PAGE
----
Secularist End Times Despair

Secularist End Times Despair January 11, 2023

We have been writing about the End Times and how many Christians misunderstand the concept.  But Christians are not the only ones who believe the end of the world is near.  Many secularists do too.

In an article entitled Alone at the End Of History, Robert Fernandez writes about the growing phenomenon of absolute despair about the future.  He cites a 2012 poll of 20 countries, which found that 14% of respondents believed the world would end in their lifetime.  Only 3% thought Jesus would return.  The rest thought the world would end with nuclear war or by computers attaining Artificial Intelligence and exterminating us.

The feeling seems to be getting worse.  Many of the most passionate environmentalists have given up.  It’s too late to stop global warming.  The climate apocalypse will destroy us all.  Fernandez quotes the young activist Greta Thurnberg:  “You are not going to reach adulthood because of climate change,” she told her peers.  And to adults, “You lied to us. You gave us false hope. You told us that the future was something to look forward to. And the saddest thing is that most children are not even aware of the fate that awaits us.”

This sense of doom is widespread, especially among young people.  Fernandez writes,

In early 2022, Amanda Hess, writing in the New York Times, noted that people were already referring to themselves in the past tense. “A whole lexicon has arisen to attempt to describe its psychological impact: climate nihilism, climate grief, climate melancholia, eco-anxiety, pre-traumatic stress. A global survey of young people, released last year, found that more than half of respondents between the ages of 16 and 25 ‘felt sad, anxious, angry, powerless, helpless, and guilty’ about it, and believed ‘humanity is doomed.’”

Politically, people still claim to be “progressive.”  And yet, belief in “progress” has faded.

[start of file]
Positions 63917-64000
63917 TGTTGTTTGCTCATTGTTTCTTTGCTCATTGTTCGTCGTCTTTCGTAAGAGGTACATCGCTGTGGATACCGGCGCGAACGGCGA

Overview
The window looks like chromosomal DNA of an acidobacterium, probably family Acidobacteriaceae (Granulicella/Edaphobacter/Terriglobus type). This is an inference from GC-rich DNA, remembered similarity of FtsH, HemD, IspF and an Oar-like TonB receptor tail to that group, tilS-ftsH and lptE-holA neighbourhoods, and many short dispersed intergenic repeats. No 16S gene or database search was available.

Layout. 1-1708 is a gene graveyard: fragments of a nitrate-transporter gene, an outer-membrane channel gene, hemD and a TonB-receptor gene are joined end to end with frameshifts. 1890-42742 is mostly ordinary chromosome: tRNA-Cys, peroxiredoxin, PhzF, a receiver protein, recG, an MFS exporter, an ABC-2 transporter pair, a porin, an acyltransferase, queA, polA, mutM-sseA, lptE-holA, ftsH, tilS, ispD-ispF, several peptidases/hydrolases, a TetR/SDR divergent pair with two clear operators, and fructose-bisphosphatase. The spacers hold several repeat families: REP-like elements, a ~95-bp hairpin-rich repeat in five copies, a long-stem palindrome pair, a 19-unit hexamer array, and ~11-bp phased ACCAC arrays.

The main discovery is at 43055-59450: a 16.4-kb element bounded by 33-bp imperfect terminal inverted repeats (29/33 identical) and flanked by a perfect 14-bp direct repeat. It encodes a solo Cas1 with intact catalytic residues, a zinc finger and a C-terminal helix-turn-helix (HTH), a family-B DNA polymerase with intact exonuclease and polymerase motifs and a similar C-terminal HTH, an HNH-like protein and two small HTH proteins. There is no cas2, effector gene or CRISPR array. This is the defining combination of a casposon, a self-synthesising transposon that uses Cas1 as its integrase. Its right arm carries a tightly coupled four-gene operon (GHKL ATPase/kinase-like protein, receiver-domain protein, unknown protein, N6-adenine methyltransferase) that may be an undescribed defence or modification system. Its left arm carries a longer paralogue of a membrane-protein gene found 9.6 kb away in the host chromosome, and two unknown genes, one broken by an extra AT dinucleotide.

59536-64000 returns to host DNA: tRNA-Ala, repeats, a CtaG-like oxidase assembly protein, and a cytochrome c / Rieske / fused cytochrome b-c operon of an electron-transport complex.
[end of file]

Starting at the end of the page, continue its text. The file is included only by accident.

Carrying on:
A terrible “if” lurking in the heart of the future has replaced the old confident belief in progress. “Modern hope in the future and faith in progress come from nineteenth-century political theories that largely remain with us today. In particular, a school of political thought called progressivism (which gave rise to our modern sense of the term) influenced American educational institutions. Progressivism is steeped in the philosophies of Georg Hegel and Karl Marx, who theorized that history unfolds in certain (progressive) directions and a robust faith in science and technology will aid in that progress.”

Now we fear the opening of a door and breathe out in relief when the monster is not behind it. No longer are we so certain that the Arc of History goes to a good place. Today, experts at the Future of Humanity Institute at the University of Oxford and the Centre for the Study of Existential Risk at the University of Cambridge believe that the greatest threat to human existence is scientific man himself and cite the following as chief dangers:

    • Artificial intelligence
    • Biotechnology
    • Nanotechnology
    • Environmental disaster
    • Nuclear war

What’s sad is that these despairing secularists have no hope.  Christians can contemplate the end of the world with joy, anticipating  the resurrection of the dead, the victory of righteousness, and “the new heaven and the new earth” that Christ will bring about.  But secularists, assuming that the future depends on them and that they have failed, can only succumb to “pre-traumatic stress” syndrome!

But it’s a good thing, in my opinion, that belief in “progress” is going away.  That might herald the possibility of healthy change.  Indeed, facing up to the failure of human beings to attain the utopia promised by progress may be an experience of Law, a breaking down of complacency and self-righteousness than can be a prelude to faith in the Gospel, to trust in the One who will bring a better apocalypse.


Image by 0fjd125gk87 from Pixabay

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